Kildare county stands out as one of the most overpopulated school districts. You won’t be surprised, then, to learn that another suicide took place in Newtown, Kilcock, located in that very county. In November 2012, a girl named Lara Burns (a student of Newtown’s school, called Maynooth Post-Primary School,) took her own life. Just to shed some light on the issue, these are the enrolment figures released by that institution:
As you could see, the school is densely populated. So, do we need to mention that she committed suicide because she was bullied?
Bullying and classroom environment
Here comes the big question – what is the relation between acts of online harassment and the average size of the Irish classroom? Well, some researchers have tried to prove that it does not matter how large the class actually is. A study conducted in 2010 by Mattias Persson and Mikael Svensson (both from Örebro University, Sweden), shows that any decrease in class sizes won’t necessarily translate into eradication of bullying.
Although this might sound as a common sense approach, there is always the other side of the coin. After all, the opinion that lowering class sizes is the best way to combat abuse seems to be prevalent among teachers. In addition, there is a huge body of evidence proving that a small class makes a better learning environment. A review carried out in 2003 by a group of American researchers named Finn, Pannozzo, & Achilles revealed that in smaller classes students are less likely to act in an unsettling way. Other than that, the authors point out to the fact that reduced class sizes are a great way to instill pro-social attitude in pupils.
Also, it is the environmental control that prevents bullying. It goes without saying that controlling a huge mass of students is difficult. In smaller schools, though, where the number of students per teacher is lower, exerting control is much easier, which obviously lowers the probability of any bullying incidents.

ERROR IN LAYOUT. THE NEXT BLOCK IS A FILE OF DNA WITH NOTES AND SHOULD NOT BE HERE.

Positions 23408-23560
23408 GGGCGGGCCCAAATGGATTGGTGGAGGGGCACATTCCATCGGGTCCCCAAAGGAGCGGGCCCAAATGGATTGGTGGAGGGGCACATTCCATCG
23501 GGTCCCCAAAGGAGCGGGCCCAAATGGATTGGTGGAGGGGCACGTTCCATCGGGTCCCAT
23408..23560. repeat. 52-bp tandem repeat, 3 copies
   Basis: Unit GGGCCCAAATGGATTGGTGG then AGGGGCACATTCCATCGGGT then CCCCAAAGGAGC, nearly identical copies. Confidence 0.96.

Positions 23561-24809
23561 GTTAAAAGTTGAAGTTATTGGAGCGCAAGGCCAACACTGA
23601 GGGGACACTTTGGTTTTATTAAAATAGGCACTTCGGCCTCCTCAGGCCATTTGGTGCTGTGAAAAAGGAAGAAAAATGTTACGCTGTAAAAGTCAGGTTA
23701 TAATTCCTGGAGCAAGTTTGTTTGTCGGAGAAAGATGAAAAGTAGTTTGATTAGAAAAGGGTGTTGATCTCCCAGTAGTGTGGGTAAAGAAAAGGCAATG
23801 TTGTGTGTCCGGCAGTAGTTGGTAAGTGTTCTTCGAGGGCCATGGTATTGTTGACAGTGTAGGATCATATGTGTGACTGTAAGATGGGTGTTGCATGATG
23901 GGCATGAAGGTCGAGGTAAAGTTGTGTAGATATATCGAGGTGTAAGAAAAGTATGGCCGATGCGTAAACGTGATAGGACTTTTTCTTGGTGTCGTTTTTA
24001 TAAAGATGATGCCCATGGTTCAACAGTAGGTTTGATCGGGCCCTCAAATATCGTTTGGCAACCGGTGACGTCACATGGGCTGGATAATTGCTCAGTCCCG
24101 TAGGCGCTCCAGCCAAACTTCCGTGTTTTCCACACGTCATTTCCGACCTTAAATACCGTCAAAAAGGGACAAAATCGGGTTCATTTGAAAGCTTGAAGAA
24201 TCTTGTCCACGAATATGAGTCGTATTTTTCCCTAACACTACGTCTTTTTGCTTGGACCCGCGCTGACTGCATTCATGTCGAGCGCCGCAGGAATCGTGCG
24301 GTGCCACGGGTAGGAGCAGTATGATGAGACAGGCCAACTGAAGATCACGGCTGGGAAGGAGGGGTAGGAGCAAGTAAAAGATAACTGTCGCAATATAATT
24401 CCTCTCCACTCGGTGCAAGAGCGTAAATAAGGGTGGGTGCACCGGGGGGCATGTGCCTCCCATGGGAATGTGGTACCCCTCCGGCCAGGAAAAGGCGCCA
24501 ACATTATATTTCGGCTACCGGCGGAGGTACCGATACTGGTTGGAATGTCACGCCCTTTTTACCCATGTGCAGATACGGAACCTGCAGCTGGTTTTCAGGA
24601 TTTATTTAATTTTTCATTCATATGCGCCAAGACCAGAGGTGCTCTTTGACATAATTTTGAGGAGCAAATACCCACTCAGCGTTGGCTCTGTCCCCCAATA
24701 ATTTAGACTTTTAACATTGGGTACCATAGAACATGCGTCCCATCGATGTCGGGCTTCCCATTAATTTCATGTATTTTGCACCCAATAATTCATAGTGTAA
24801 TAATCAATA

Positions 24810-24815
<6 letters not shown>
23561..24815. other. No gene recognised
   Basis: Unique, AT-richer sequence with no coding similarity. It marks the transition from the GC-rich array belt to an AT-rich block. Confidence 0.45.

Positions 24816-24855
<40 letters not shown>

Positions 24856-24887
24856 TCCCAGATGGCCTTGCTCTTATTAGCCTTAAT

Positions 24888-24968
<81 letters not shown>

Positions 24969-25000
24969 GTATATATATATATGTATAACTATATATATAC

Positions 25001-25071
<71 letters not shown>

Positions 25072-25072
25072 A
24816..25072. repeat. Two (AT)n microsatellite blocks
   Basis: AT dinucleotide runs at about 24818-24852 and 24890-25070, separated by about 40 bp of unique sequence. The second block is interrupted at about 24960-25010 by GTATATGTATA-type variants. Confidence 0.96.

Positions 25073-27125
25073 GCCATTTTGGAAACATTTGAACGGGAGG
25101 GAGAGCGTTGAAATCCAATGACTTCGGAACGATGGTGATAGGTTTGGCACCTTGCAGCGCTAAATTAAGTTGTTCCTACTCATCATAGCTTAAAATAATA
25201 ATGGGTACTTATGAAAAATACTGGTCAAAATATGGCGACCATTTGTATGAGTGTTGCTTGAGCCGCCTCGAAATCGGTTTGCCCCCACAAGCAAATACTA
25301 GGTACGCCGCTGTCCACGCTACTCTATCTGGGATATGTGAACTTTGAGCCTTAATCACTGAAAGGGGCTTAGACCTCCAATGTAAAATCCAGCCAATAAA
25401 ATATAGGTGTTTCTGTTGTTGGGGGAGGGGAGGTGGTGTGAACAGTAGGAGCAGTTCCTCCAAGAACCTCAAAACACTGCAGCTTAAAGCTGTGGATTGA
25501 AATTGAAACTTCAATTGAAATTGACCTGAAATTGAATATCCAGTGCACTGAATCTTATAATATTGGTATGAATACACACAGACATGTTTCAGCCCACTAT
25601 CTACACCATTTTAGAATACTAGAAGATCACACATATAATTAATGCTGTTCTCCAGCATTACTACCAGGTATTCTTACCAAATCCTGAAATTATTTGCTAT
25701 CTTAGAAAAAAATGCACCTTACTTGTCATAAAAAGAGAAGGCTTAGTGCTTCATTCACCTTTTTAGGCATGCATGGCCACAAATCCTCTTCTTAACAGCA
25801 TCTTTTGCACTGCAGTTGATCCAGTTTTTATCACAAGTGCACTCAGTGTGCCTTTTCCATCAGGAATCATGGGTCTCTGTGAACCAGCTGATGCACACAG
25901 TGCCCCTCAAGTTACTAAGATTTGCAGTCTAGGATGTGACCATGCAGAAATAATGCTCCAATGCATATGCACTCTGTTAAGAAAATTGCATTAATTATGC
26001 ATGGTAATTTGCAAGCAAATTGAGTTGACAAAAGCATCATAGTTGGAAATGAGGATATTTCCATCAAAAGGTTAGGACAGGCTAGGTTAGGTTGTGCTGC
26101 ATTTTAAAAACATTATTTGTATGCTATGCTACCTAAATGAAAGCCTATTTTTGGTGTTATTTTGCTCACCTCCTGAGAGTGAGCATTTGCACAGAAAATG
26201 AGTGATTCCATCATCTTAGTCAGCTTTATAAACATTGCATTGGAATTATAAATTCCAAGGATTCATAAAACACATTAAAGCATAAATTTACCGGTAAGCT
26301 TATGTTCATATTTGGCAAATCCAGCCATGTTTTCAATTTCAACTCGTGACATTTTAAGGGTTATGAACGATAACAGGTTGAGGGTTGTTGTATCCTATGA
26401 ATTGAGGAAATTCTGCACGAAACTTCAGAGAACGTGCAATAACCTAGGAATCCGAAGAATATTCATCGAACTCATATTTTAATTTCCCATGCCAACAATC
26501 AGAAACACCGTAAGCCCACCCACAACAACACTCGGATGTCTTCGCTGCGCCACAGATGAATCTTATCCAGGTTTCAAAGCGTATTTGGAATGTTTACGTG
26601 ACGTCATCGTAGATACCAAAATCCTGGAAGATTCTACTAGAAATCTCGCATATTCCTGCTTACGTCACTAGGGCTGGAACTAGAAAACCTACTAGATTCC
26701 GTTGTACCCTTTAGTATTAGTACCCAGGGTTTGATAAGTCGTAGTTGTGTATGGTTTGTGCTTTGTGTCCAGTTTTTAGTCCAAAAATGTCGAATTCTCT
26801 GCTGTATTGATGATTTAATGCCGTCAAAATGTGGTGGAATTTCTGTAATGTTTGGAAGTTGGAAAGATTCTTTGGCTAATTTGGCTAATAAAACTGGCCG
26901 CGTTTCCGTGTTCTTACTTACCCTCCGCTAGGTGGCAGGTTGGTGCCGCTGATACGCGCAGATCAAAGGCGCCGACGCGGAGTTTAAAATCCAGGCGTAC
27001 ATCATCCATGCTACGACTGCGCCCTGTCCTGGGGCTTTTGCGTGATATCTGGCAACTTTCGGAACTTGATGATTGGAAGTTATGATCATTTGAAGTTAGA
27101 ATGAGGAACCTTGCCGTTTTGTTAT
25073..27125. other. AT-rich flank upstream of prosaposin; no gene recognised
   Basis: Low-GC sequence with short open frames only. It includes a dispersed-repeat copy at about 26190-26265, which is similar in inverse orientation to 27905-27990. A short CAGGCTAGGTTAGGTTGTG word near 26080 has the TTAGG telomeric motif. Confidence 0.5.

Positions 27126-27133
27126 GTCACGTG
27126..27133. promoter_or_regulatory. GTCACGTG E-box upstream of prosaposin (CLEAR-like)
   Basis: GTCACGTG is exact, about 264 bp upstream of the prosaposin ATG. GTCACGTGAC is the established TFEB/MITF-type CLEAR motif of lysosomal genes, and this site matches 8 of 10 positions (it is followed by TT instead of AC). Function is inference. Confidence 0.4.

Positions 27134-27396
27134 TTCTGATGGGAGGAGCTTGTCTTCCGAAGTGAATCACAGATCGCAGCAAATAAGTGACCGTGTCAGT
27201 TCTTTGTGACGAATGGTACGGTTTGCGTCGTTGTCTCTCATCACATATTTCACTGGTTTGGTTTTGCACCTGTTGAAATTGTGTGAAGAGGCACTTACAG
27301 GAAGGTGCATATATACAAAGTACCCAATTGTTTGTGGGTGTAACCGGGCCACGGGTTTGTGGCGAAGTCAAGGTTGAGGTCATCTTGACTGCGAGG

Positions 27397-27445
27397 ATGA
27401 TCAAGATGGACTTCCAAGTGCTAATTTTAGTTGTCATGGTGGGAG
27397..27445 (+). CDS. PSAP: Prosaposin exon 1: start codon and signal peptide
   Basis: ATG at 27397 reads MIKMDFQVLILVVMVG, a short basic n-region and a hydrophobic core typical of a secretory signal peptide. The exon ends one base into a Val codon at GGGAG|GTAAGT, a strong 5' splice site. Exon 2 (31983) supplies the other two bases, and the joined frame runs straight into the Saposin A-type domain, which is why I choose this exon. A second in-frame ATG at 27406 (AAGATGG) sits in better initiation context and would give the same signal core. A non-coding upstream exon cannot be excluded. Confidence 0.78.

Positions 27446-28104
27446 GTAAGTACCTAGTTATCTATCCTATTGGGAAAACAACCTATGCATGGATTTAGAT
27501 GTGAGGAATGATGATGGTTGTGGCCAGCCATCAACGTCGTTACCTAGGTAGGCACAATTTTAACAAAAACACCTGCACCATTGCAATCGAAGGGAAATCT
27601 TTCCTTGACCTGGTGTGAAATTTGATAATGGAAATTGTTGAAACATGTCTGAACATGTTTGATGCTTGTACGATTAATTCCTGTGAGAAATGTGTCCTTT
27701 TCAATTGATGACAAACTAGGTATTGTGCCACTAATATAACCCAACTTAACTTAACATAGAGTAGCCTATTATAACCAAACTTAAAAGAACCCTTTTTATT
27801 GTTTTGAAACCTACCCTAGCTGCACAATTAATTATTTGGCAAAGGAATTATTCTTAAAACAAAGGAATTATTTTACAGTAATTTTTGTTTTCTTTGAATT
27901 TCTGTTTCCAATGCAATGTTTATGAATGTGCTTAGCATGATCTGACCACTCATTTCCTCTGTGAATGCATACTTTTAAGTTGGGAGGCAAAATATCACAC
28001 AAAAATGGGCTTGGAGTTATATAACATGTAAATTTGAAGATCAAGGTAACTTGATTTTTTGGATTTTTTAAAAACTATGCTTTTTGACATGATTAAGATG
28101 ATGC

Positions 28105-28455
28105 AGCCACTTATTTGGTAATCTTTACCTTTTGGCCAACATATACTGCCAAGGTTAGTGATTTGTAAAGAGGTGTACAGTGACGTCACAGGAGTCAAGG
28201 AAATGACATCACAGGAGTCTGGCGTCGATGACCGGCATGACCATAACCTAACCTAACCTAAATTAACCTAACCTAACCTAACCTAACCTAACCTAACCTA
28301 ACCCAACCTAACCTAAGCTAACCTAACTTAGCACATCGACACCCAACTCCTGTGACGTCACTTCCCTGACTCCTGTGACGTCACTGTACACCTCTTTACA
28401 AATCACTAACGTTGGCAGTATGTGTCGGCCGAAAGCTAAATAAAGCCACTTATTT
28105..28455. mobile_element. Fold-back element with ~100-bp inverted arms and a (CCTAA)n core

Having read through this text, you may think that big classes are the root of all evil. It will be shortsighted to say so, but don’t forget that they encourage “fooling around”. And just in case you were wondering about their relation to online harassment, consider this: almost 30 percent of cyberbullies claim that they did it for fun, as Teen Online & Wireless Safety Survey from 2009 revealed. What does that mean for kids in Irish schools?
Notice the fact that most parts of our everyday lives have gone viral. Unfortunately, the same applies to harassment among school students. Looking at the stats mentioned above, it’s clear that the reasons behind the in-person bullying and online harassment remain the same. The only difference is in form, as well as the span of that phenomenon, since an offense posted online might get global in a matter of hours. However, all of the suicide cases referred to previously took place among students attending very populated schools. The bad news is, though, there seems to be no other way out of it quickly as not much is getting done to reduce the huge class sizes. Instead, these numbers swell all the time.
Jacek Wieczorek – a statistics and data enthusiast that masterminded a few education and public life related projects. The most recent one, irelandstats.com, offers quick and easy access to the largest database on schools from all across Ireland. Apart from his online activities, Wieczorek is also a passionate educator. With strong background in Internet Science combined with huge IT expertise he regularly gives seminars for students on leveraging the potential of the World Wide Web for professional and self-development.